Despite the turnovers, the Browns still had a chance for a winning drive late in the fourth quarter. But Mayfield was picked off again, sealing the loss. Cleveland would be mathematically eliminated from the postseason before playing another game.
“I hurt this team,” Mayfield said then. “It was just missed throws. There’s no excuse.”
As Mayfield was losing confidence in himself, he had also begun losing faith in Stefanski, according to multiple sources, even though the two had thrived the year before during Cleveland’s unexpected playoff run.
That feeling escalated the next week, on Jan. 3 during a Monday Night Football game in Pittsburgh. In what proved likely to be his final start for the Browns, Mayfield was sacked nine times. Afterward, he called out Stefanski’s game plan.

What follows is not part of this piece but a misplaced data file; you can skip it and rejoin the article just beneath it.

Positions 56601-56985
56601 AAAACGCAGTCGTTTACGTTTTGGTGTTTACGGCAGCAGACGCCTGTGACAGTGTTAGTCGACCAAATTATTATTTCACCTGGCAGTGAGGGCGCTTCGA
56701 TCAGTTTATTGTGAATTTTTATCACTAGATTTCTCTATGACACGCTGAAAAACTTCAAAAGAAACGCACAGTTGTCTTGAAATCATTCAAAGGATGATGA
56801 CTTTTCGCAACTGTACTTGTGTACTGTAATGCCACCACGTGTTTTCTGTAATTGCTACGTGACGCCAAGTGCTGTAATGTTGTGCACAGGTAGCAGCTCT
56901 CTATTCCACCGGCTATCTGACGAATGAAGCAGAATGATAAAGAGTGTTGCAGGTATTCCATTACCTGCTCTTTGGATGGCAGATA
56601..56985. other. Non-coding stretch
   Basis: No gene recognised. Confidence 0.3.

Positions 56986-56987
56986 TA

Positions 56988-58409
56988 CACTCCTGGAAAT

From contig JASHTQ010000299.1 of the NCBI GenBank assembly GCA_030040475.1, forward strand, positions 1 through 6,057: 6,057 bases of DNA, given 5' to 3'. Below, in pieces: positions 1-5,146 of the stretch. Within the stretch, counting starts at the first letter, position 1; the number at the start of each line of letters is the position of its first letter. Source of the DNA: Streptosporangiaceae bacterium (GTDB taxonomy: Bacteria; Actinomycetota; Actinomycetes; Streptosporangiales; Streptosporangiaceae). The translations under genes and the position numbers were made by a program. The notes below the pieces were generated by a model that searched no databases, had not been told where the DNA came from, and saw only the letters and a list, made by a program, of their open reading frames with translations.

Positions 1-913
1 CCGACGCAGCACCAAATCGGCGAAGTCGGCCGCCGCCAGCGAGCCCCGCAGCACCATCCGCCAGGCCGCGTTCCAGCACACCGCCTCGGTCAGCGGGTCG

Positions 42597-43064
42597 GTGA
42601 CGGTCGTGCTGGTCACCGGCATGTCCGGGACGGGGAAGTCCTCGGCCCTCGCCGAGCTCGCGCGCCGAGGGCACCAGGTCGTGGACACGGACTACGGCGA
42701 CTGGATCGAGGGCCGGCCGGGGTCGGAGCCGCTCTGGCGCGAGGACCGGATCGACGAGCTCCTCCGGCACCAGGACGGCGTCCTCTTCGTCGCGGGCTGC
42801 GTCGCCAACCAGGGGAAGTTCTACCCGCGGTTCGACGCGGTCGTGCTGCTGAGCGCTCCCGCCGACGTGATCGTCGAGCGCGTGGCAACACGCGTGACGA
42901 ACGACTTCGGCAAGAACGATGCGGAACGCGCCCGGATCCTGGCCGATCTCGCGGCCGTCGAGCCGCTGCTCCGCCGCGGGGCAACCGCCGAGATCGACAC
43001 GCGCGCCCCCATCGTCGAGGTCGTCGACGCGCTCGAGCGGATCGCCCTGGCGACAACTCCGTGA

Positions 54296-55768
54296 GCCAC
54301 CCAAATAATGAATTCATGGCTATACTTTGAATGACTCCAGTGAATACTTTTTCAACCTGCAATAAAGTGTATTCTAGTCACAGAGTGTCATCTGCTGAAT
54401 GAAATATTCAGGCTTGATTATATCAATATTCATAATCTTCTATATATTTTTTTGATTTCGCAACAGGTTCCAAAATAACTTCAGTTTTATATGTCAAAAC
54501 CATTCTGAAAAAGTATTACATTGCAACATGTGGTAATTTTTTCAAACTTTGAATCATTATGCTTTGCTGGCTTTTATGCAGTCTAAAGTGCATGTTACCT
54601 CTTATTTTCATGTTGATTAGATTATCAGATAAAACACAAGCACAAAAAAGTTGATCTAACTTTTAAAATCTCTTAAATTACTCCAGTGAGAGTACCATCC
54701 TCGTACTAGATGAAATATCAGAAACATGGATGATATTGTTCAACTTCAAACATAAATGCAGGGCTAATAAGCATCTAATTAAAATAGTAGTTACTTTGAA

“When you’ve got [NFL defensive player of the year] T.J. Watt over there, and we’re not giving our rookie tackle [James Hudson] a whole lot of help, it’s not going to be good for us,” said Mayfield, who at one point had thrown 10 consecutive incompletions in the 26-14 loss.
As Mayfield labored through a listless performance, the Browns kept him in to the final offensive play, which was an interception.
According to multiple sources, those close to Mayfield — who to that point had missed one game because of his shoulder injury — wondered at the time if the Browns were trying to make Mayfield look as hapless as possible in prime time, to potentially pave the way for the franchise to more easily explain why it might be moving on from him in the offseason.
The Browns, through a spokesman, declined to comment on those suspicions.
After the Pittsburgh loss, Mayfield told reporters he would be conferring with his family and agent — not the team — about whether he would play in the season finale against Cincinnati.